Of the Nose.

Q. Why doth the nose stand out further than any other part of the body. A. 1. Because the nose is, as it were, the sink of the brain, by which the phlegm of the brain is purged; and therefore it doth stand forth, lest the other parts should be defiled. 2. Because the nose is the beauty of the face, and doth smell.

Q. Why hath a man the worst smell of all creatures? A. Because man hath most brains of all creatures; and, therefore, by exceeding coldness and moisture, the brain wanteth a good disposition, and by consequence, the smelling instrument is not good, yea, some men have no smell.

Q. Why have vultures and cormorants a keen smell? A. Because they have a very dry brain; and, therefore, the air carrying the smell, is not hindered by the humidity of the brain, but doth presently touch its instrument; and, therefore, vultures, tigers and other ravenous beasts, have been known to come five hundred miles after dead bodies.

Q. Why did nature make the nostrils? A. 1. Because the mouth being shut we draw breath in by the nostrils, to refresh the heart. 2. Because the air which proceedeth from the mouth doth savour badly, because of the vapours which rise from the stomach, but that which we breathe from the nose is not noisome. 3. Because the phlegm which doth proceed from the brain is purged by them.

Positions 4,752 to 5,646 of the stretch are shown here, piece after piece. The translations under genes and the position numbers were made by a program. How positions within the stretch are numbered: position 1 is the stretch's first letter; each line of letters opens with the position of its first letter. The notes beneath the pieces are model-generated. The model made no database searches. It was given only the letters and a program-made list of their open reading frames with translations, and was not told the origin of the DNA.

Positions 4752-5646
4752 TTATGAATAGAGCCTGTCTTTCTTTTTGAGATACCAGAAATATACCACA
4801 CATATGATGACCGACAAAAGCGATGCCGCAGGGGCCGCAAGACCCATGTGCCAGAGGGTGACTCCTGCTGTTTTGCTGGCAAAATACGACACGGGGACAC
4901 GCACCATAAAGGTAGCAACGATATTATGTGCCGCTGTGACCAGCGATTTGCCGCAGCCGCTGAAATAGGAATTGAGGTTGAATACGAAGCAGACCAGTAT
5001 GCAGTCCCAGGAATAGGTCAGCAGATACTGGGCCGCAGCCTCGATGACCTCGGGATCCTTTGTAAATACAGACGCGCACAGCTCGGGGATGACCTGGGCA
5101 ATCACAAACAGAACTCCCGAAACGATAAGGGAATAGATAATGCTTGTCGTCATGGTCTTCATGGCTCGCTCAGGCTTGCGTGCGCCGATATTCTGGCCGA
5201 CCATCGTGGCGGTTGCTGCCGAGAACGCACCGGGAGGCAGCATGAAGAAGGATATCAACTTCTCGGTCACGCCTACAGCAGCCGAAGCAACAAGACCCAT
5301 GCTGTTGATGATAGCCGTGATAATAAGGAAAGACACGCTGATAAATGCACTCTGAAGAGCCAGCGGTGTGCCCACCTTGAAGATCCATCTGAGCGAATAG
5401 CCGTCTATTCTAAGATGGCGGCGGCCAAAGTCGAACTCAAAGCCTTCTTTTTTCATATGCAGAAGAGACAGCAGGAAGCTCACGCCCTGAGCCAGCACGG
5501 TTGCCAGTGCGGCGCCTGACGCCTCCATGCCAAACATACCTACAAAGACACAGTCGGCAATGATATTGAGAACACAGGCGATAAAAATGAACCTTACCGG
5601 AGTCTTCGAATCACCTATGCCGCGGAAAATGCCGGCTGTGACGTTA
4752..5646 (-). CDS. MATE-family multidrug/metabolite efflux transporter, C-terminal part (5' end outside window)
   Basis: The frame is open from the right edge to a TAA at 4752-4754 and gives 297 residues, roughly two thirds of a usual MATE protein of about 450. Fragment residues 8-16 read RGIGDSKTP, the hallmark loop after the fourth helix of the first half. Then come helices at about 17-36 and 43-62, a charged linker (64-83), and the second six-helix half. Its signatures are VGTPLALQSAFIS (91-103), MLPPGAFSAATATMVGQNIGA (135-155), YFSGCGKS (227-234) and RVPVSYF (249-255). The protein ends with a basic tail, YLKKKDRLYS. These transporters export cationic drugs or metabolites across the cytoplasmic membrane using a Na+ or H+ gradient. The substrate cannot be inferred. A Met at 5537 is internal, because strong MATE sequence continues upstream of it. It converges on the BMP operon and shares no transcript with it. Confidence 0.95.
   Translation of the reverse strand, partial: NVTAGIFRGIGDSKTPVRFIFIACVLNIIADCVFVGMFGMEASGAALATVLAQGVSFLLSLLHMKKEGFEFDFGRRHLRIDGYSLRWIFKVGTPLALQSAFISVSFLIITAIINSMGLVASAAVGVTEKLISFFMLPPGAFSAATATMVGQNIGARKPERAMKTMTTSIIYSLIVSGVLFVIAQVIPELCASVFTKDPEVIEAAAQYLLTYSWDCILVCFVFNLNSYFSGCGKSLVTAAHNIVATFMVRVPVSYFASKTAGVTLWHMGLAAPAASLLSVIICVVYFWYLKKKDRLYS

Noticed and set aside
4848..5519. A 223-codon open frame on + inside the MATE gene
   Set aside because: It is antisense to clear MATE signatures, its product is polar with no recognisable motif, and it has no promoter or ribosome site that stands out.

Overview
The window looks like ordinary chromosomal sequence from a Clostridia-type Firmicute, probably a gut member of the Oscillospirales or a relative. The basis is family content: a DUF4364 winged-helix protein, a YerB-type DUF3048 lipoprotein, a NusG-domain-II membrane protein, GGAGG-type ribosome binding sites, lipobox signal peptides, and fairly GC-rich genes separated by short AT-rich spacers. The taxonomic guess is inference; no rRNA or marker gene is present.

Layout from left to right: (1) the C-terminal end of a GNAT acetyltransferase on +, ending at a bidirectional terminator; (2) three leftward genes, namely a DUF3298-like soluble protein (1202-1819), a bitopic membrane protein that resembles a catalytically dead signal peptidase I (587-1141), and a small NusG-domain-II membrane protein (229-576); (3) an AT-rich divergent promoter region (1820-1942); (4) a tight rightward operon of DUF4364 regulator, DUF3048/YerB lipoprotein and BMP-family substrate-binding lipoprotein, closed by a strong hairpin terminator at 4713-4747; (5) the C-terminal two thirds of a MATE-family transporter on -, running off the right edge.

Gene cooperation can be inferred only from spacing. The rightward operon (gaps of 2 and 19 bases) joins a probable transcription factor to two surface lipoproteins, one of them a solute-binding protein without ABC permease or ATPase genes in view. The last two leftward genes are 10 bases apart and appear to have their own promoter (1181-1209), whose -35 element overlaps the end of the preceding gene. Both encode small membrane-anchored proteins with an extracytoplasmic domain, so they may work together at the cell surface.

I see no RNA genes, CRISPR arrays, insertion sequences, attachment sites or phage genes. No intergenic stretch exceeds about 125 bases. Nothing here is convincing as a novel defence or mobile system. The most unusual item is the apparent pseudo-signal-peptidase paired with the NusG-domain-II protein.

Q. Why do men sneeze? A. That the expulsive virtue and power of the sight should thereby be purged, and the brain also from superfluities; because, as the lungs are purged by coughing, so is the sight and brain by sneezing; and therefore physicians give sneezing medicaments to purge the brain; and thus it is, such sick persons as cannot sneeze, die quickly, because it is a sign their brain is wholly stuffed with evil humours, which cannot be purged.

Q. Why do such as are apoplectic sneeze, that is, such as are subject easily to bleed? A. Because the passages, or ventricles of the brain are stopped, and if they could sneeze, their apoplexy would be loosed.